May 31 was the last day of Oracle’s fiscal year. As a result, many companies have ULAs (unlimited license agreements) with Oracle that expired and must now be certified. Certification of a ULA is highest risk point in the ULA lifecycle and often results in customers facing multimillion dollar true up costs. That’s right, after 2 or 3 years of not counting your Oracle installations, now is the time when you have to go through the audit process and tell Oracle how many licenses you are using. This process can cost you millions of dollars if not properly managed.
Why is the Oracle ULA certification process so risky?
On the surface the ULA sounds like a great deal. If managed correctly, this licensing vehicle can be tremendously advantageous. However, many clients fall into the complacency trap. They are sold a ULA contract on the basis of “not having to count” and “use as much as you can.” Then at the end of the term they are ill prepared to have to actually manage their license usage. Many times they just extend the ULA and spend millions of dollars for the freedom of not counting for another 2 or 3 years. This type of extension is just delaying the pain and increasing your liabilities down the road. Eventually you have to count.
The second reason the ULA certification is so risky is the fact that you will be audited at the end of your ULA. Oracle’s customer audit team, LMS, even has a brochure online touting their “free” ula certification services. Please keep in mind that Oracle does not refer to these services as audits. In fact, they say that “LMS ULA Services are neither audits nor reviews, but opportunities for customers and Oracle to work together.” [Emphasis added] There’s an old saying, “If it looks like a duck, swims like a duck, and quacks like a duck, then it probably is a duck.” At Palisade Compliance we know this is a duck/audit. Over the last year we’ve seen far too many customers take Oracle up on their free services and end up with a multimillion dollar ULA certification compliance finding.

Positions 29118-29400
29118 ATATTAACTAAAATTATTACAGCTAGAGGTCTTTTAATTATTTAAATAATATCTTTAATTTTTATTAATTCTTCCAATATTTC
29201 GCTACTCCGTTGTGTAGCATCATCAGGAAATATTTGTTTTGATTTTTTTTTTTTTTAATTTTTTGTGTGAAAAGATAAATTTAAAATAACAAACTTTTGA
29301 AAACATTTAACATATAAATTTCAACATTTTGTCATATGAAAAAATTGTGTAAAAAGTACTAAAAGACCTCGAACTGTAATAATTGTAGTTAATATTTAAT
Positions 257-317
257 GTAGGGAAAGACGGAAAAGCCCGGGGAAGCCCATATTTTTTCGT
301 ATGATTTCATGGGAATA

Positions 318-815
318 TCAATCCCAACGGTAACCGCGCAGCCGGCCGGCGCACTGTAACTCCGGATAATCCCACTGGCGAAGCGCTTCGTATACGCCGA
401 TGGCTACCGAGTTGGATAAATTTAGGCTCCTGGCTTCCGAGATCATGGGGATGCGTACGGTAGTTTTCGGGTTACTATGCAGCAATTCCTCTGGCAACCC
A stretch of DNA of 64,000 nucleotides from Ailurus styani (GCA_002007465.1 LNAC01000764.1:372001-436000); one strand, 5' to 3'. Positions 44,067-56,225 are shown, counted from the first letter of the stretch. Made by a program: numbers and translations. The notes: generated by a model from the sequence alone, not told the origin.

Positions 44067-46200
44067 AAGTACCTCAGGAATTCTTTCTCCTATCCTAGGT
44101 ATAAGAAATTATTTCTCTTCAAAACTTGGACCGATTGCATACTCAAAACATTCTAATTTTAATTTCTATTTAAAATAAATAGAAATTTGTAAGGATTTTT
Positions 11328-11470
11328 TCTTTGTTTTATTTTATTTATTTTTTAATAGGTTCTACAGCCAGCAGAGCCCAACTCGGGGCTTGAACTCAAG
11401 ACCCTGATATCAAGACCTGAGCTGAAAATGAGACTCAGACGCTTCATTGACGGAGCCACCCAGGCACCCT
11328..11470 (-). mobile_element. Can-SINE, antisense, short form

What can you do if your ULA has expired?
For those customers looking to certify their ULA, the best course of action is to self-certify and not let Oracle LMS do the work. You simply never want a software vendor telling you if you are in compliance or not. It’s up to you to maintain your compliance position and now is the perfect point to take control. However, to do this properly you need to have both an expert understanding of Oracle’s licensing, contracts, business practices, as well as of your technical implementations. At Palisade Compliance we’ve broken down the Oracle compliance process into 12 steps. Only 4 of these steps involve counting processor cores and discovering Oracle database and database options in your environment. The remaining eight steps revolve around business (non-technical) considerations.
Now the question is, do you have the Oracle expertise in house to self-certify?